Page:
Burnett Oil Co., Inc. Operations Permit Application for Drilling and Production at the Nobles Grade and Tamiami Prospects
Big Cypress National Preserve » Burnett Oil Co., Inc. Operations Permit Application for Drilling and Production at the Nobles Grade and Tamiami Prospects » Document List
Oil and gas exploration and production activities have been ongoing within the greater Big Cypress region since the 1940s - before the Preserve was established. The 1974 enabling legislation for the Preserve and its 1988 Addition Act (the Preserve's enabling legislation) exclude oil and gas rights from those that may be acquired by the NPS unless there is a willing seller. Almost all oil and gas rights within the Preserve are non-federally (private, state, etc.) owned. The Preserve's enabling legislation requires that oil and gas activities be permitted to occur if they conform to requirements established by the NPS under authority of law. Oil and gas operations within the Preserve are governed by the NPS non-federal oil and gas rights regulations at 36 CFR Part 9 Subpart B (9B regulations). The 9B regulations ensure that operators exercising non-federal oil and gas rights within National Park System units outside of Alaska use technologically feasible, least damaging methods to: protect federally owned or administered lands, waters, and resources of System units; protect NPS visitor uses and experiences, and visitor and employee health and safety; and protect park resources and values under the statute known as the NPS Organic Act (54 U.S.C. 100101). Through the NPS Organic Act, the Preserve's enabling legislation, and the 9B regulations, the NPS requires that oil and gas operators conduct their operations in ways that are consistent with the purposes of the Preserve, prevent or minimize damage to the environment and other resource values, and ensure that the Preserve is left unimpaired for the enjoyment of future generations.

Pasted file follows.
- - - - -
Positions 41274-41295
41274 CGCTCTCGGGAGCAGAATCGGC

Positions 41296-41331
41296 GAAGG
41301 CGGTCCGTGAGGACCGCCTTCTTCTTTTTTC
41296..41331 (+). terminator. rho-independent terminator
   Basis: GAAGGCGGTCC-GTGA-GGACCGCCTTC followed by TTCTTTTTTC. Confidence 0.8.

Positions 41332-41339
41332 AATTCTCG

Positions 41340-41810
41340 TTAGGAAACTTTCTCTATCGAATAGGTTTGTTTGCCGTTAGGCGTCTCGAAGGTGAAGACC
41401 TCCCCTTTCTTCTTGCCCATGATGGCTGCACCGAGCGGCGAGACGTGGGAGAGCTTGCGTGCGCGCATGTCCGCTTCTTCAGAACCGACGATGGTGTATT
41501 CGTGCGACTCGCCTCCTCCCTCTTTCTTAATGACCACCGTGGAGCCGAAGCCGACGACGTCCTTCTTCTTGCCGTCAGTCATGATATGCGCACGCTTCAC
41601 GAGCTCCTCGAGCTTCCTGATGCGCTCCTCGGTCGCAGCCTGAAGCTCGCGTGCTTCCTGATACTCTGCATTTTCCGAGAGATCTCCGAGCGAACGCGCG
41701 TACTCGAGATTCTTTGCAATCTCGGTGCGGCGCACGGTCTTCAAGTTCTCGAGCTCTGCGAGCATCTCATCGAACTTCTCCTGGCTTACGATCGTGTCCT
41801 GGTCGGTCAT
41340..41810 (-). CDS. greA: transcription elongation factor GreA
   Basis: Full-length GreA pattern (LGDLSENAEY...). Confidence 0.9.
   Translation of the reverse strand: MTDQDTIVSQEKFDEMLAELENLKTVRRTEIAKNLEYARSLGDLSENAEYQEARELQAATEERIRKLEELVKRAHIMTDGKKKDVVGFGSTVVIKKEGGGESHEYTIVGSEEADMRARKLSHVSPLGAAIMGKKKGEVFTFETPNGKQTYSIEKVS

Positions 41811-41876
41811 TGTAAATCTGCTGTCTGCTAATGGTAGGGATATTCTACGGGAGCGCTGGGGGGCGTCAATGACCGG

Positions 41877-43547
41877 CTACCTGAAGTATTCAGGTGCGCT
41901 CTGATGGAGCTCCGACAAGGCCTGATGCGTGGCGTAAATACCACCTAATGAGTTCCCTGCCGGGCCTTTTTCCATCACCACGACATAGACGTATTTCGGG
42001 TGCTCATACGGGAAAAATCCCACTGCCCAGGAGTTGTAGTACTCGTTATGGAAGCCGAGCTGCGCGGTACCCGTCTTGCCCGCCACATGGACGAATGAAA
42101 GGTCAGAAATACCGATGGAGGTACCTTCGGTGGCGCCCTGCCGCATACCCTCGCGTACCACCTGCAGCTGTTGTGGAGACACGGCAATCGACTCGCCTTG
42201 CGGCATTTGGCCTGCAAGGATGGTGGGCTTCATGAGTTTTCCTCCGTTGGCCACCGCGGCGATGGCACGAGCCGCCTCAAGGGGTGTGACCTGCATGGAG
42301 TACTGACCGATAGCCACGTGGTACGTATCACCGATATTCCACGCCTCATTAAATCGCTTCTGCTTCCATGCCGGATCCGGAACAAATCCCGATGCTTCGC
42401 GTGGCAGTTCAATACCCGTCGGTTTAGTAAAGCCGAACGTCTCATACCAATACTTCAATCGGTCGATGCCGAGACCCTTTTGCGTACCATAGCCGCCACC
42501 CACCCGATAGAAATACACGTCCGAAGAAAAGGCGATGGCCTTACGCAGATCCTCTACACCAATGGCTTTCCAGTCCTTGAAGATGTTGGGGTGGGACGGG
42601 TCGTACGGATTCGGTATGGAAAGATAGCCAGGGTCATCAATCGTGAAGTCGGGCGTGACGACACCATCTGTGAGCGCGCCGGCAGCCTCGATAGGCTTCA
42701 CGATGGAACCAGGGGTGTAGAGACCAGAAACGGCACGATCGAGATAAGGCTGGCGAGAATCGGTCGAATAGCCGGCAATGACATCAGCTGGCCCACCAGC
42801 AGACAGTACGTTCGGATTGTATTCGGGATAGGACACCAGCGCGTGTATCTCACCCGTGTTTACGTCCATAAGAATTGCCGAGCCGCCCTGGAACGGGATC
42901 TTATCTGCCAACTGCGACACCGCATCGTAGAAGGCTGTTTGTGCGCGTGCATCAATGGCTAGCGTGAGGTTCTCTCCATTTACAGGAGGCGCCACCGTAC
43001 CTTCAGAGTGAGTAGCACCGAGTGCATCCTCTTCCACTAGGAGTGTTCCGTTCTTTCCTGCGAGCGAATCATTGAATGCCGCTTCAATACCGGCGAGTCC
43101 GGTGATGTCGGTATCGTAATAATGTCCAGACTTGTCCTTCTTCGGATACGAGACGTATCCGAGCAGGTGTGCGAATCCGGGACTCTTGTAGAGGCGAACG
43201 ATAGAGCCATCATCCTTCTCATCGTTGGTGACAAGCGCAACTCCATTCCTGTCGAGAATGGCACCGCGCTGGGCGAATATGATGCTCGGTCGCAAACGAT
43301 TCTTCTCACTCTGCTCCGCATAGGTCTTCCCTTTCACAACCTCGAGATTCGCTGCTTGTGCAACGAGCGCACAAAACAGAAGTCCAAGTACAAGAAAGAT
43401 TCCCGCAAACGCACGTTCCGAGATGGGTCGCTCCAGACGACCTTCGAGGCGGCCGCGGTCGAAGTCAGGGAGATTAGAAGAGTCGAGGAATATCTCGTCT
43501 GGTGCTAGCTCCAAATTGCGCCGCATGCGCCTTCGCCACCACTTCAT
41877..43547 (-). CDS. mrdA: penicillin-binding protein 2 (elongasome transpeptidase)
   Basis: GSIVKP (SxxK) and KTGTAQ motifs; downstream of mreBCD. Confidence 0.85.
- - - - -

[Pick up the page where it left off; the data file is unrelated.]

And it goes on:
Much of the current Preserve surface property was once owned by the Collier family. The Colliers sold surface ownership within the original Preserve to the NPS in the 1970s, while retaining their private oil and gas rights. Likewise, in 1996, the Colliers conveyed most of the Addition acreage to the NPS. Today, the Preserve covers 729,000 acres. Several oil production facilities have been installed in areas that are now within the boundaries of the Preserve. Specifically, oil production areas within the Preserve have included the Bear Island field (discovered in 1972) with 23 wells on nine pads and the Raccoon Point field (discovered in 1978), with 17 wells on five pads. These operations and facilities are located away from more frequently used recreation areas in the Preserve and are not typically encountered by visitors."